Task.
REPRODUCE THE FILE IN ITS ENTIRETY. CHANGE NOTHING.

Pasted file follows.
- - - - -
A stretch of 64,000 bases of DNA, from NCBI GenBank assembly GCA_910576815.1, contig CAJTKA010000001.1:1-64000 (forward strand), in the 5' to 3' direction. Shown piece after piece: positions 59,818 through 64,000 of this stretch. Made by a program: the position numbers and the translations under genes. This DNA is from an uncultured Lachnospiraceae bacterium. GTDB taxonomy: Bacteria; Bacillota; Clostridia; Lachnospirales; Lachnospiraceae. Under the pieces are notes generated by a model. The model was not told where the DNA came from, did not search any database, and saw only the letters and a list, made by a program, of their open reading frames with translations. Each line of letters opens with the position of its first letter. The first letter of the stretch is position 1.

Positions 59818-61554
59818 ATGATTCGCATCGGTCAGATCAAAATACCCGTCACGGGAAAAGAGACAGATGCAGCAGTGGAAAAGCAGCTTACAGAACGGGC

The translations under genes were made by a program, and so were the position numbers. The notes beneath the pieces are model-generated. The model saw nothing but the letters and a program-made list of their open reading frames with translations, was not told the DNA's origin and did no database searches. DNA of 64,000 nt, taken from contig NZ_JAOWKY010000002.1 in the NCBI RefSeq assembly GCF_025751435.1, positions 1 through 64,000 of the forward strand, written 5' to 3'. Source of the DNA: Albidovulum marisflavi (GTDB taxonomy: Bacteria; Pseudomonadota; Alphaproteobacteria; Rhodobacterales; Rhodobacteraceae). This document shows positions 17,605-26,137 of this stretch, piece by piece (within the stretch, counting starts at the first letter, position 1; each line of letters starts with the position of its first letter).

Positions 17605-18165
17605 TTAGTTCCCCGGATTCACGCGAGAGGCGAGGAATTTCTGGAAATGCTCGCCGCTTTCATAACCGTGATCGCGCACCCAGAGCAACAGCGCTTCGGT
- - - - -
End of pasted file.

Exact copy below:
A stretch of 64,000 bases of DNA, from NCBI GenBank assembly GCA_910576815.1, contig CAJTKA010000001.1:1-64000 (forward strand), in the 5' to 3' direction. Shown piece after piece: positions 59,818 through 64,000 of this stretch. Made by a program: the position numbers and the translations under genes. This DNA is from an uncultured Lachnospiraceae bacterium. GTDB taxonomy: Bacteria; Bacillota; Clostridia; Lachnospirales; Lachnospiraceae. Under the pieces are notes generated by a model. The model was not told where the DNA came from, did not search any database, and saw only the letters and a list, made by a program, of their open reading frames with translations. Each line of letters opens with the position of its first letter. The first letter of the stretch is position 1.

Positions 59818-61554
59818 ATGATTCGCATCGGTCAGATCAAAATACCCGTCACGGGAAAAGAGACAGATGCAGCAGTGGAAAAGCAGCTTACAGAACGGGC

The translations under genes were made by a program, and so were the position numbers. The notes beneath the pieces are model-generated. The model saw nothing but the letters and a program-made list of their open reading frames with translations, was not told the DNA's origin and did no database searches. DNA of 64,000 nt, taken from contig NZ_JAOWKY010000002.1 in the NCBI RefSeq assembly GCF_025751435.1, positions 1 through 64,000 of the forward strand, written 5' to 3'. Source of the DNA: Albidovulum marisflavi (GTDB taxonomy: Bacteria; Pseudomonadota; Alphaproteobacteria; Rhodobacterales; Rhodobacteraceae). This document shows positions 17,605-26,137 of this stretch, piece by piece (within the stretch, counting starts at the first letter, position 1; each line of letters starts with the position of its first letter).

Positions 17605-18165
17605 TTAGTTCCCCGGATTCACGCGAGAGGCGAGGAATTTCTGGAAATGCTCGCCGCTTTCATAACCGTGATCGCGCACCCAGAGCAACAGCGCTTCGGT